The concept of the Minimal Viable Product (MVP) and why lean manufacturing works, which shows that short iterations and continuous improvement are not only for the software industry, but for any industry that desires to build products that delight customers. This book theorizes that behind every technical problem there is a human problem, and because of this we should use the “five whys” method, to dig out this human problem. While I completely agree with the theory, the five whys will only work in work environments where employees feel that they can talk without getting blame. And sadly most places I know are not like this, mainly because we are humans and like to have someone to blame for problems.

I could go on and on, but better if you read the book and enjoy it. You will learn a lot from it. You can buy it from Amazon, and I’ll get a cent or two, which makes me feel good even though the gain is purely symbolic :-).

Written by vainolo

September 2nd, 2015 at 2:41 pm

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Book Review – Zen and the Art of Motorcycle Maintenance

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I heard a lot about this books many years ago and never got my hands on it, but after my latest streak of philosophy reading, it came back to my head, and with amazon giving me the possibility to read a book whenever I want, I started the journey.

The book starts pretty simple, a story, nothing deep. A parent traveling with his kid in a road trip he calls a “Chautauqua”. But then things get complicated, with Phaedrus getting into the story, trying to find the meaning of quality. And the search gets complicated with each turn of a page… and the amount of concentration needed to keep following the book.

And what exactly is quality? I tried to understand if he finally found the answer, but I don’t think he really found it. But there are some interesting insights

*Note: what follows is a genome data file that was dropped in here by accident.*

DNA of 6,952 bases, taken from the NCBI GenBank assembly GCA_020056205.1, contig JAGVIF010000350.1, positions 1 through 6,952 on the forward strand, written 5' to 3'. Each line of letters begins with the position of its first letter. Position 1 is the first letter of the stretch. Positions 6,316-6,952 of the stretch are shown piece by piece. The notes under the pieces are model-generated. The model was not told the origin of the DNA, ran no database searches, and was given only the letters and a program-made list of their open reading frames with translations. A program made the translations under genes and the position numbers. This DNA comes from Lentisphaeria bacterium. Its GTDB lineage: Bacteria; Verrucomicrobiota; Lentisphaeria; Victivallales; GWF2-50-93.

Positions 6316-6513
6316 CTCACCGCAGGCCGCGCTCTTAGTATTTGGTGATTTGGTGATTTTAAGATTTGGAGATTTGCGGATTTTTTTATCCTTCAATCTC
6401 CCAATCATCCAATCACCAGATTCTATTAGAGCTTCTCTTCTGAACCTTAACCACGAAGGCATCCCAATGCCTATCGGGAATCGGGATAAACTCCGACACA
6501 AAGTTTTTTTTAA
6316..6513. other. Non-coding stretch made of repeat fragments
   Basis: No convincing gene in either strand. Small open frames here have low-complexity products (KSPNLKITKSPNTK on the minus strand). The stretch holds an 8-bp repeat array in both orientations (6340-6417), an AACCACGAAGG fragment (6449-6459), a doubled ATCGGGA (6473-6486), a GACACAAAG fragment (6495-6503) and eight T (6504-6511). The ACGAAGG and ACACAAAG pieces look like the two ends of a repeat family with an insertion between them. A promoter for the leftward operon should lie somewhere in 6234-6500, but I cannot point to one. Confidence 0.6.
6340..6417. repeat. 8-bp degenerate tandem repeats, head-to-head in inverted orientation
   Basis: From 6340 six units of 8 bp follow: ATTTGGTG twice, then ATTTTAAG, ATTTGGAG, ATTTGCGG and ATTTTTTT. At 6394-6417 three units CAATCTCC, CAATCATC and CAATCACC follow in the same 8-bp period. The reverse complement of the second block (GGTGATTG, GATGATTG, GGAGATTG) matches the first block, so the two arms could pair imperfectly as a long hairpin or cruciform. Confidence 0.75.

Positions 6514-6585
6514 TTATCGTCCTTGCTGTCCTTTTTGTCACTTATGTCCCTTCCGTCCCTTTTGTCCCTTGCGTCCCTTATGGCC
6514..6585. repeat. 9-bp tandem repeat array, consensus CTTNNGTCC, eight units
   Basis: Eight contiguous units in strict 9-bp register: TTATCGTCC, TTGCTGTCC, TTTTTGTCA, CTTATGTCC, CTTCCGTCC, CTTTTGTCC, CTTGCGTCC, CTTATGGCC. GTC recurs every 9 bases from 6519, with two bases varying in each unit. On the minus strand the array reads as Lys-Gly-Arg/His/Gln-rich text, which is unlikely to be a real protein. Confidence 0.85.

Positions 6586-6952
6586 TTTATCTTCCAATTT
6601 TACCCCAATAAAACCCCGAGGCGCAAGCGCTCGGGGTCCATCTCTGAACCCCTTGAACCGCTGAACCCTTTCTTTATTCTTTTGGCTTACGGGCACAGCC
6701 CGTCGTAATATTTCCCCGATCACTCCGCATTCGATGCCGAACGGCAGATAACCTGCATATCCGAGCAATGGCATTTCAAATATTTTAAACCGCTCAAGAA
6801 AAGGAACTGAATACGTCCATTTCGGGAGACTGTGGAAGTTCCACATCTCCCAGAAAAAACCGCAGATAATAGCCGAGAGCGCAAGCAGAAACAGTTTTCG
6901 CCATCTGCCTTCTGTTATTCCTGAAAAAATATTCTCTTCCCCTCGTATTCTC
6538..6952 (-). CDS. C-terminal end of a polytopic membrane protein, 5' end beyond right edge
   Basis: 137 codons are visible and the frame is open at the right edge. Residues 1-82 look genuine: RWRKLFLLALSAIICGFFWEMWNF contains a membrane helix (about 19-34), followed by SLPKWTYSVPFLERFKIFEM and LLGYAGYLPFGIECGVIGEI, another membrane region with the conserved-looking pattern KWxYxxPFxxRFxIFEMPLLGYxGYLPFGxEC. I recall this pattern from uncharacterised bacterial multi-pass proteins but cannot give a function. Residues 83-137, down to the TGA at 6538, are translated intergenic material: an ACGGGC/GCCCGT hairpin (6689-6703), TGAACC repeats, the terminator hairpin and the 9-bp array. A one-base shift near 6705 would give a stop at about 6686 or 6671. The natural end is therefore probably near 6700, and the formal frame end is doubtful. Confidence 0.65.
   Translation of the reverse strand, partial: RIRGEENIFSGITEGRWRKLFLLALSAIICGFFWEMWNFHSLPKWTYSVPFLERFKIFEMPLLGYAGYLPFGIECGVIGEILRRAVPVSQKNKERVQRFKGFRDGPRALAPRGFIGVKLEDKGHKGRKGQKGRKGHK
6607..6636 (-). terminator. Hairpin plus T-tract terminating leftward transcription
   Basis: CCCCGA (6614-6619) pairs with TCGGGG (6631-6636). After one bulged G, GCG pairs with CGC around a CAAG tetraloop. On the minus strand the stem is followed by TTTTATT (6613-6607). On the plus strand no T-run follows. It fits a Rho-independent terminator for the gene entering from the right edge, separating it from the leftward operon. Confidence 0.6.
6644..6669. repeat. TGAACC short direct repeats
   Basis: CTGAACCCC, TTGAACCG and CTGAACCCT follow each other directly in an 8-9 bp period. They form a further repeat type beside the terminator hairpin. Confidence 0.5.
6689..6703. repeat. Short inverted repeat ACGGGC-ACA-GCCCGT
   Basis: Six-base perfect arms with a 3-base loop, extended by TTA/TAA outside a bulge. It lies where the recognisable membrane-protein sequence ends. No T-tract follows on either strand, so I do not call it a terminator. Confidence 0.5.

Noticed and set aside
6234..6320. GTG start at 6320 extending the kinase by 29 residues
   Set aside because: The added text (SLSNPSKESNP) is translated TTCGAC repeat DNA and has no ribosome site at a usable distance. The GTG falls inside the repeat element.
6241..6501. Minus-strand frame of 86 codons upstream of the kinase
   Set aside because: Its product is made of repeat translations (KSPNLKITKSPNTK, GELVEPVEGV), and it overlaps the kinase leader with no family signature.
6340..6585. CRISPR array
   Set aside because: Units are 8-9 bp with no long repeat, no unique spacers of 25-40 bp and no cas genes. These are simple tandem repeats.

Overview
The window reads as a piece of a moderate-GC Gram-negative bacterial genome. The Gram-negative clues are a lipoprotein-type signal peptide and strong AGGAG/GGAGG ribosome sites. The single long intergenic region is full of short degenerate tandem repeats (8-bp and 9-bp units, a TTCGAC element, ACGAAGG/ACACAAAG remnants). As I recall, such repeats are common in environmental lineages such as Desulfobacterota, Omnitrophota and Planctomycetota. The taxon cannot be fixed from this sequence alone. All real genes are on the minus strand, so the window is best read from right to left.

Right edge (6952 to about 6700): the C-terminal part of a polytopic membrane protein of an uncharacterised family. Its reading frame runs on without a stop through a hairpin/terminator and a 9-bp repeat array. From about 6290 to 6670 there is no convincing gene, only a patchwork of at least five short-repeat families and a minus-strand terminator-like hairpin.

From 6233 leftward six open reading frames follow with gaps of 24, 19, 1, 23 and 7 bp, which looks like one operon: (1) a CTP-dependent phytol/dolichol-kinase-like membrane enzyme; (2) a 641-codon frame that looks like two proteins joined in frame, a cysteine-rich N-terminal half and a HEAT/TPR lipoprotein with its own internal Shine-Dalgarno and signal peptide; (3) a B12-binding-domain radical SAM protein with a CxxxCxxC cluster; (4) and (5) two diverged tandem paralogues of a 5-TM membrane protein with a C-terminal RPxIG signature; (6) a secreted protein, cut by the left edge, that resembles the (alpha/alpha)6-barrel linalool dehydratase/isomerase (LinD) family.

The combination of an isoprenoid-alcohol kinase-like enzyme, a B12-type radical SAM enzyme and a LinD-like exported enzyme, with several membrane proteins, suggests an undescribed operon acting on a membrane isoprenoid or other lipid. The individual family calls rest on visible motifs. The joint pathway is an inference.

“No academic discipline is without both substantive and methodological aspects. And Quality had no connection that he could see with either one of them. Quality isn’t a substance. Neither is it a method. It’s outside of both. If one builds a house using the plumb-line and spirit-level methods he does so because a straight vertical wall is less likely to collapse and thus has higher Quality than a crooked one. Quality isn’t method. It’s the goal toward which method is aimed.”

As a software developer, I found the search for Quality very related to coding. There are many ways to write code, and most will agree that there is “quality” in the code. And while most people can’t say exactly how “quality” code is written (although some guidelines do help), most people that read a piece of code can tell you if it has quality or not.

The book also bashed the modern Academia as it is today, where students are taught to learn what is taught and not to ask themselves new questions all the time. As a former member of the academy (full time PhD student), I sadly agree with most of what the book has to say.

Overall, a very good read. The first half of the book (more or less) is easy to read, and after that it gets more complex. But worth it.

Some quotes I really liked:

“The truth knocks on the door and you say, “Go away, I’m looking for the truth,” and so it goes away. Puzzling”

“I believe in ghosts. Modern man has his ghosts and spirits too, you know.” “What?” “Oh, the laws of physics and of logic…the number system…the principle of algebraic substitution. These are ghosts. We just believe in them so thoroughly they seem real.”

“This is the ghost of normal everyday assumptions which declares that the ultimate purpose of life, which is to keep alive, is impossible, but that this is the ultimate purpose of life anyway, so that great minds struggle to cure diseases so that people may live longer, but only madmen ask why. One lives longer in order that he may live longer. There is no other purpose. That is what the ghost says.”

The range of human knowledge today is so great that we’re all specialists and the distance between specializations has become so great that anyone who seeks to wander freely among them almost has to forego closeness with the people around him

“This divorce of art from technology is completely unnatural. It’s just that it’s gone on so long you have to be an archeologist to find out where the two separated”

To live only for some future goal is shallow. It’s the sides of the mountain which sustain life, not the top. Here’s where things grow

The past exists only in our memories, the future only in our plans. The present is our only reality

Written by vainolo

May 9th, 2014 at 8:24 pm